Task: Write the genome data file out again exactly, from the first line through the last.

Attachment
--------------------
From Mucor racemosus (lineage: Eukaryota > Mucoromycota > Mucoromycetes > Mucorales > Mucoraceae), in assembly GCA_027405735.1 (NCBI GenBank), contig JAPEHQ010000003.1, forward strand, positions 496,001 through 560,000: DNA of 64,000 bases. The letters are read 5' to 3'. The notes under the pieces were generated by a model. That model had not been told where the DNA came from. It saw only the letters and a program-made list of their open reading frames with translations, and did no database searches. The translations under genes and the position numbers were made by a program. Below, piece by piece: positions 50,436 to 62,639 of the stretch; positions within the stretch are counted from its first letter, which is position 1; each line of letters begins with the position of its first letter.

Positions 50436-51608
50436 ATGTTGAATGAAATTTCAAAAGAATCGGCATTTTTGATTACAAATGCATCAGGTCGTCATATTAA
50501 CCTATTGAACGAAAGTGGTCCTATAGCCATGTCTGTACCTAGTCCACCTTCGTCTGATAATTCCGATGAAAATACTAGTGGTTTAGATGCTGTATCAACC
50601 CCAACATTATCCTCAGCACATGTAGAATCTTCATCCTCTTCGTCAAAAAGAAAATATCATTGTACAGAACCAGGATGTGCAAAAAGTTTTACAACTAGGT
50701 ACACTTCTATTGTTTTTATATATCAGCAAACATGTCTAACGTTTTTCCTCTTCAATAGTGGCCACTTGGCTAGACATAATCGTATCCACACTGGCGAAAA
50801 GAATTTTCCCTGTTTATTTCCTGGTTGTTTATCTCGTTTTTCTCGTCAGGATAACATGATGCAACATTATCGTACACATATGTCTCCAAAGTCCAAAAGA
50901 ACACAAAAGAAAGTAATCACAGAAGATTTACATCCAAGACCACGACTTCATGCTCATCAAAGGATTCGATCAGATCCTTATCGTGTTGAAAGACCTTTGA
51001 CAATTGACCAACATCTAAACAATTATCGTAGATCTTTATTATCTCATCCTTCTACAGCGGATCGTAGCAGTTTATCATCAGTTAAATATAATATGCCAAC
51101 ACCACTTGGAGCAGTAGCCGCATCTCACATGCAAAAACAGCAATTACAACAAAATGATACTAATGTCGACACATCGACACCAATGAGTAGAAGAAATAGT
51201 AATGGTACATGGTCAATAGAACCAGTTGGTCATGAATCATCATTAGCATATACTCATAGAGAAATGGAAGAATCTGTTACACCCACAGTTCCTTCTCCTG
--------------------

From Mucor racemosus (lineage: Eukaryota > Mucoromycota > Mucoromycetes > Mucorales > Mucoraceae), in assembly GCA_027405735.1 (NCBI GenBank), contig JAPEHQ010000003.1, forward strand, positions 496,001 through 560,000: DNA of 64,000 bases. The letters are read 5' to 3'. The notes under the pieces were generated by a model. That model had not been told where the DNA came from. It saw only the letters and a program-made list of their open reading frames with translations, and did no database searches. The translations under genes and the position numbers were made by a program. Below, piece by piece: positions 50,436 to 62,639 of the stretch; positions within the stretch are counted from its first letter, which is position 1; each line of letters begins with the position of its first letter.

Positions 50436-51608
50436 ATGTTGAATGAAATTTCAAAAGAATCGGCATTTTTGATTACAAATGCATCAGGTCGTCATATTAA
50501 CCTATTGAACGAAAGTGGTCCTATAGCCATGTCTGTACCTAGTCCACCTTCGTCTGATAATTCCGATGAAAATACTAGTGGTTTAGATGCTGTATCAACC
50601 CCAACATTATCCTCAGCACATGTAGAATCTTCATCCTCTTCGTCAAAAAGAAAATATCATTGTACAGAACCAGGATGTGCAAAAAGTTTTACAACTAGGT
50701 ACACTTCTATTGTTTTTATATATCAGCAAACATGTCTAACGTTTTTCCTCTTCAATAGTGGCCACTTGGCTAGACATAATCGTATCCACACTGGCGAAAA
50801 GAATTTTCCCTGTTTATTTCCTGGTTGTTTATCTCGTTTTTCTCGTCAGGATAACATGATGCAACATTATCGTACACATATGTCTCCAAAGTCCAAAAGA
50901 ACACAAAAGAAAGTAATCACAGAAGATTTACATCCAAGACCACGACTTCATGCTCATCAAAGGATTCGATCAGATCCTTATCGTGTTGAAAGACCTTTGA
51001 CAATTGACCAACATCTAAACAATTATCGTAGATCTTTATTATCTCATCCTTCTACAGCGGATCGTAGCAGTTTATCATCAGTTAAATATAATATGCCAAC
51101 ACCACTTGGAGCAGTAGCCGCATCTCACATGCAAAAACAGCAATTACAACAAAATGATACTAATGTCGACACATCGACACCAATGAGTAGAAGAAATAGT
51201 AATGGTACATGGTCAATAGAACCAGTTGGTCATGAATCATCATTAGCATATACTCATAGAGAAATGGAAGAATCTGTTACACCCACAGTTCCTTCTCCTG